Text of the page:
This briefly describes the syntax used to define models that `rxode2`

will translate into R-callable compiled code. It also describes the communication of variables between `R`

and the `rxode2`

modeling specification.

The ODE-based model specification may be coded inside four places:

- Inside a
`rxode2({})`

block statements:

```
library(rxode2)
#> rxode2 2.1.3 using 8 threads (see ?getRxThreads)
#> no cache: create with `rxCreateCache()`
```

```
rxode2({
mod <-# simple assignment
centr/V2
C2 <-
# time-derivative assignment
/dt(centr) <- F*KA*depot - CL*C2 - Q*C2 + Q*C3;
d
})#> using C compiler: ‘gcc-13 (Ubuntu 13.1.0-8ubuntu1~22.04) 13.1.0’
#> In file included from [01m[K/usr/share/R/include/R.h:71[m[K,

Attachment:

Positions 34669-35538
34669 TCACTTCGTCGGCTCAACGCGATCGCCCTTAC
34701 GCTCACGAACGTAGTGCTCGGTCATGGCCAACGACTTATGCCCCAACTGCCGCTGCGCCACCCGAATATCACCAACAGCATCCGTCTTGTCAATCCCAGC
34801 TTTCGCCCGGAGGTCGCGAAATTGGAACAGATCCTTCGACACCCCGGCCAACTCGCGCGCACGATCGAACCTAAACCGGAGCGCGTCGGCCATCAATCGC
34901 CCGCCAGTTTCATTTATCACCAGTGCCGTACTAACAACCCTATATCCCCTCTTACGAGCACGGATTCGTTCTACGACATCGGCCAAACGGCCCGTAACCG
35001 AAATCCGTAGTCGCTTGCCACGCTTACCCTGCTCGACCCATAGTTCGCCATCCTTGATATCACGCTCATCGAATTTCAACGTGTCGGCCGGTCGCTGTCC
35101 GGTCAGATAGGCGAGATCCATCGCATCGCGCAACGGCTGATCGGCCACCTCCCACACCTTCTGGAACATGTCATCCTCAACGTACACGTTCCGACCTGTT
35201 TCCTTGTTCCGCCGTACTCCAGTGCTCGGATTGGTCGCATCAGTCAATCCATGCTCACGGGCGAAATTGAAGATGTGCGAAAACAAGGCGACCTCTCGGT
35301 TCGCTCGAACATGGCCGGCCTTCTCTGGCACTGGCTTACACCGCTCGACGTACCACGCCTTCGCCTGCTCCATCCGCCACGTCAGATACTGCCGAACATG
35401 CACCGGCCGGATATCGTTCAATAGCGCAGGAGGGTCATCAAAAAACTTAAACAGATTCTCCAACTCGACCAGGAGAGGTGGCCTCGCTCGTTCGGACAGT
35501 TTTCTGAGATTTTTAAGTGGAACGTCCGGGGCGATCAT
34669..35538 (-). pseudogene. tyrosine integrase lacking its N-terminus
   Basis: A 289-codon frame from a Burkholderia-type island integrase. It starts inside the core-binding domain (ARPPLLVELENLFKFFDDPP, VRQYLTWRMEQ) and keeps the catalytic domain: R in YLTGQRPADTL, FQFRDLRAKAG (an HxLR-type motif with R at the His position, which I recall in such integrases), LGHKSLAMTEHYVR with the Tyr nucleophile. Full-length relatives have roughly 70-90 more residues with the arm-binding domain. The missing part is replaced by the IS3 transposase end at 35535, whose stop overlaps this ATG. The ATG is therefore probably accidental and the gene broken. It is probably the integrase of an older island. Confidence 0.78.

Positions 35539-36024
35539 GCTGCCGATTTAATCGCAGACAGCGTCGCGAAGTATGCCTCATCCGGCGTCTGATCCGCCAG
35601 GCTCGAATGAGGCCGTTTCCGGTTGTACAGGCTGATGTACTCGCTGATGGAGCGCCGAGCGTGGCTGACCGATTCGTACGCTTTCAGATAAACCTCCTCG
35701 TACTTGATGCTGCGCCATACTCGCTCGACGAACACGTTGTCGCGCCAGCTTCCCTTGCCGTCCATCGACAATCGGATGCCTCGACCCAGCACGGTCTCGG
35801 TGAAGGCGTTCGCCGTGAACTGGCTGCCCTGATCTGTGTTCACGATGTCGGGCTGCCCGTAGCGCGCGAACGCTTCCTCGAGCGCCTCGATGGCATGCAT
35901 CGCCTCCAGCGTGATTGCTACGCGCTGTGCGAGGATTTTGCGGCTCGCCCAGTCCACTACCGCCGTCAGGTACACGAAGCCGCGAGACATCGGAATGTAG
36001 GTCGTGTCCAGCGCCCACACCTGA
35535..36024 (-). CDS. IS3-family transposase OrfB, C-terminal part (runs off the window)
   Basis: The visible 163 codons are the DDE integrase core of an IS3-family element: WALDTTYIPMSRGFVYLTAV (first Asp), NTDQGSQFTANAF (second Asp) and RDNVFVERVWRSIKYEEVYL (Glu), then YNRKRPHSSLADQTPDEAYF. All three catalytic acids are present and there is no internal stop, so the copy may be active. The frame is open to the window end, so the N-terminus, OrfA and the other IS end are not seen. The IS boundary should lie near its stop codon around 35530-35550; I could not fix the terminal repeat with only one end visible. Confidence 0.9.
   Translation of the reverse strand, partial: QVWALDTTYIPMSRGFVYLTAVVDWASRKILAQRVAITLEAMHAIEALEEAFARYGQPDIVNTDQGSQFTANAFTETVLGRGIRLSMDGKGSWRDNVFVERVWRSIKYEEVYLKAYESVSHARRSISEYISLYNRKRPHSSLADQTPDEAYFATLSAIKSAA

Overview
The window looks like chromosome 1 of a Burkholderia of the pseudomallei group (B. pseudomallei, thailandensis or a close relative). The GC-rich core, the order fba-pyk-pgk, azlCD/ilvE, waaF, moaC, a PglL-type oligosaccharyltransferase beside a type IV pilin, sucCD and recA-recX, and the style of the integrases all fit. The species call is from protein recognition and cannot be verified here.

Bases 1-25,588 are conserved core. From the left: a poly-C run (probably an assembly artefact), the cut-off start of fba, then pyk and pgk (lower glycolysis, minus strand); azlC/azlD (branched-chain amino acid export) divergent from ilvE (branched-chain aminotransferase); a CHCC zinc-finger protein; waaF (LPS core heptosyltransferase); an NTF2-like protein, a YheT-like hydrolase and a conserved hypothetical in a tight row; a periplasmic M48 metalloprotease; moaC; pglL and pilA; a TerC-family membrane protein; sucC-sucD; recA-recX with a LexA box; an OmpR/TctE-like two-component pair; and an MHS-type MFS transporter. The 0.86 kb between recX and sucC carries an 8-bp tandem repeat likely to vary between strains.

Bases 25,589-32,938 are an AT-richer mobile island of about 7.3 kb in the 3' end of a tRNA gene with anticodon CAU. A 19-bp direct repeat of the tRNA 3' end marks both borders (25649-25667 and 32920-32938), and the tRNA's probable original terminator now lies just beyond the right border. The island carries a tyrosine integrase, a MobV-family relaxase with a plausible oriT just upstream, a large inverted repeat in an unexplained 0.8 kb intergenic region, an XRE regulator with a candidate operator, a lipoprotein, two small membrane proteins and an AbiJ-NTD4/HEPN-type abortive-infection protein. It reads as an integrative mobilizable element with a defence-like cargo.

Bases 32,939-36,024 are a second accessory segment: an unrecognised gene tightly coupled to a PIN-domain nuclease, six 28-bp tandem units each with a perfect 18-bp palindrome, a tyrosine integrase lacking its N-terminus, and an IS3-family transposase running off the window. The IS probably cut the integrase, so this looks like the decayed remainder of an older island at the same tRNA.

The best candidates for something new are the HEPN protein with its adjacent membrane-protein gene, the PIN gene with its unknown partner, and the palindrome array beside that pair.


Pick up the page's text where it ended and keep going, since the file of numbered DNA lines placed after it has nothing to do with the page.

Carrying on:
#> from [01m[K/home/matt/R/x86_64-pc-linux-gnu-library/4.4/rxode2parse/include/rxode2parse.h:33[m[K,
#> from [01m[K/tmp/Rtmp5CZrro/Rinst4f8c693c81b3/rxode2/include/rxode2.h:9[m[K,
#> from [01m[K/home/matt/R/x86_64-pc-linux-gnu-library/4.4/rxode2parse/include/rxode2_model_shared.h:3[m[K,
#> from [01m[Krx_610f16ae8541868f89afbc0eaf03de70_.c:117[m[K:
#> [01m[K/usr/share/R/include/R_ext/Complex.h:80:6:[m[K [01;35m[Kwarning: [m[KISO C99 doesn’t support unnamed structs/unions [[01;35m[K-Wpedantic[m[K]
#> 80 | }[01;35m[K;[m[K
#> | [01;35m[K^[m[K
```

- Inside a
`rxode2("")`

string statement:

```
rxode2("
mod <- # simple assignment
C2 <- centr/V2
# time-derivative assignment
d/dt(centr) <- F*KA*depot - CL*C2 - Q*C2 + Q*C3;
")
#> using C compiler: ‘gcc-13 (Ubuntu 13.1.0-8ubuntu1~22.04) 13.1.0’
#> In file included from [01m[K/usr/share/R/include/R.h:71[m[K,
#> from [01m[K/home/matt/R/x86_64-pc-linux-gnu-library/4.4/rxode2parse/include/rxode2parse.h:33[m[K,
#> from [01m[K/tmp/Rtmp5CZrro/Rinst4f8c693c81b3/rxode2/include/rxode2.h:9[m[K,
#> from [01m[K/home/matt/R/x86_64-pc-linux-gnu-library/4.4/rxode2parse/include/rxode2_model_shared.h:3[m[K,
#> from [01m[Krx_a1c04b7a6efa905ca9ae4db3c1528927_.c:117[m[K: